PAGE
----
Creating enterprise-scale information systems poses many challenges, as such systems require integrating multiple (legacy) applications in such a way as to streamline and automate internal business processes and provide web-enabled business functions. The underlying architectures for such systems are embodied in a range of diverse products known as Enterprise Application Integration (EAI) technologies.
This tutorial introduces EAI. It highlights some of the major issues in EAI technology selection, application design, and deployment. It introduces service-oriented architectures as a means of EAI, and presents some common architecture patterns for accomplishing EAI using J2EE and .NET. J2EE components covered will include the Java Messaging Service, Java Connector Architecture and supporting application server technology. In .NET, BizTalk, Web Services and various XML technologies will be described and illustrated. We will conclude with a detailed comparison of the strengths and weaknesses of J2EE and .NET technologies for EAI.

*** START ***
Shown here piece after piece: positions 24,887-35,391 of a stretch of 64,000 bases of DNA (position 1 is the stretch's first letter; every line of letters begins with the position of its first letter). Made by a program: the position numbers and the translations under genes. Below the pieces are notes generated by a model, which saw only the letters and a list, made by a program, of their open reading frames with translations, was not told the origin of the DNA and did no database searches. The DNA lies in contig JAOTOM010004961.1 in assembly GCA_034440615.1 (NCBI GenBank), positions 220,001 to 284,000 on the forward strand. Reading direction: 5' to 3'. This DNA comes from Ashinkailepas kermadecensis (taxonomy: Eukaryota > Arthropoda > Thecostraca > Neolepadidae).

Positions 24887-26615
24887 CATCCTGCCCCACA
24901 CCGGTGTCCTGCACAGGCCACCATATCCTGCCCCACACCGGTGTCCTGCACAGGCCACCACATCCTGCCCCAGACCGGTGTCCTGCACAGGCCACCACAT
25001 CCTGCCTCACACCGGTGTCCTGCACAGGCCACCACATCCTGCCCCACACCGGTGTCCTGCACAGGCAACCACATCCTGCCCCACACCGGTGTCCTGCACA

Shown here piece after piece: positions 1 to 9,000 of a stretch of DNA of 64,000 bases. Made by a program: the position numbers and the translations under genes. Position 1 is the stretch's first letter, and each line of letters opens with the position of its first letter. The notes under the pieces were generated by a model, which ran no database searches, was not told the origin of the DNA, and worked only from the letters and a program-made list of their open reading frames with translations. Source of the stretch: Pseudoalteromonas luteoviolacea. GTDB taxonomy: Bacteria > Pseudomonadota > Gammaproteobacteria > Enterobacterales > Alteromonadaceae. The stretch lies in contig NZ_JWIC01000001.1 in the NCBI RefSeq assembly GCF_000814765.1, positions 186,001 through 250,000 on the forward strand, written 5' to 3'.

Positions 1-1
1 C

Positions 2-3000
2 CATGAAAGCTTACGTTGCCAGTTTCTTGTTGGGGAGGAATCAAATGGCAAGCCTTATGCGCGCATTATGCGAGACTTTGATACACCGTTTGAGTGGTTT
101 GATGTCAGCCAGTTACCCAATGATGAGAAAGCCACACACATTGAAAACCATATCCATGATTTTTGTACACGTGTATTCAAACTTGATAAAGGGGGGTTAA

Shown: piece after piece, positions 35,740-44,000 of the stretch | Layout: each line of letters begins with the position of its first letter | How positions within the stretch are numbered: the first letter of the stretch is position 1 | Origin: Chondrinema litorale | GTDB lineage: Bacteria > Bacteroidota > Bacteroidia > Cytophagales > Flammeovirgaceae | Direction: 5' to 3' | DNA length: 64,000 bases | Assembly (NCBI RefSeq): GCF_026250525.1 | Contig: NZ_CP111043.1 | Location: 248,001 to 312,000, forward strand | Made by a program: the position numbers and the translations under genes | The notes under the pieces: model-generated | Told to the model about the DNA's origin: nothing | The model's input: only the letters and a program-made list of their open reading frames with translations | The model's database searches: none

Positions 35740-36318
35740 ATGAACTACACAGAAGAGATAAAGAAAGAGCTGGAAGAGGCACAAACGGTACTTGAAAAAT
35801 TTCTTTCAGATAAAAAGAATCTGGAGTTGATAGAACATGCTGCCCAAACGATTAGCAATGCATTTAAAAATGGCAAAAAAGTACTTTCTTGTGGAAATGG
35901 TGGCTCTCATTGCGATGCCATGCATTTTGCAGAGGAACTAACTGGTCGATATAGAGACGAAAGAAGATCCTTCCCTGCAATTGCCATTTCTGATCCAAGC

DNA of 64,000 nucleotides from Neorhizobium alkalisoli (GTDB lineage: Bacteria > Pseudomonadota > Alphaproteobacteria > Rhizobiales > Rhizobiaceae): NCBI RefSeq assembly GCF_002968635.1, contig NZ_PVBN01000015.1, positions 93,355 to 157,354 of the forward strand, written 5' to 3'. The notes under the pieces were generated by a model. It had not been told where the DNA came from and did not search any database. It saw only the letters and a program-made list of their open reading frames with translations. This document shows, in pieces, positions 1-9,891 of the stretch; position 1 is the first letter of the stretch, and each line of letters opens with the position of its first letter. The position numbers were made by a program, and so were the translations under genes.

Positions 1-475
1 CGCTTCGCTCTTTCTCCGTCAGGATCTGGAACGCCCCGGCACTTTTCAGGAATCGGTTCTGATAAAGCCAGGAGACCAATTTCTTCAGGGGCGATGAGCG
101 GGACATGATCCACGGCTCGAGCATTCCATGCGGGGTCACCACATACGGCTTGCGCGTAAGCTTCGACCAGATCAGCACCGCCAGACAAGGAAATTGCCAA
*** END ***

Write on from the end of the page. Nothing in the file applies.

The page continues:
Prerequisites: A solid understanding of object-oriented programming languages, such as Java, C++, or C#. Familiarity with the key features of distributed component technologies and enterprise platforms (e.g., J2EE, .NET) is useful but not required.
Lecture and demonstrations
Ian Gorton is chief architect in information sciences and engineering at the US Department of Energy's Pacific Northwest National Laboratory. His research interests include software architectures, particularly large-scale, high-performance information systems that use commercial off-the-shelf (COTS) middleware technologies. Dr. Gorton received a PhD in Computer Science from Sheffield Hallam University.
Anna Liu is an enterprise architect with Microsoft Australia. Her research interests include software architectures, patterns and best practices, and COTS software-evaluation and acquisition methods. Dr. Liu holds a BEng (with honors) and a PhD in computer engineering from the University of New South Wales, Australia.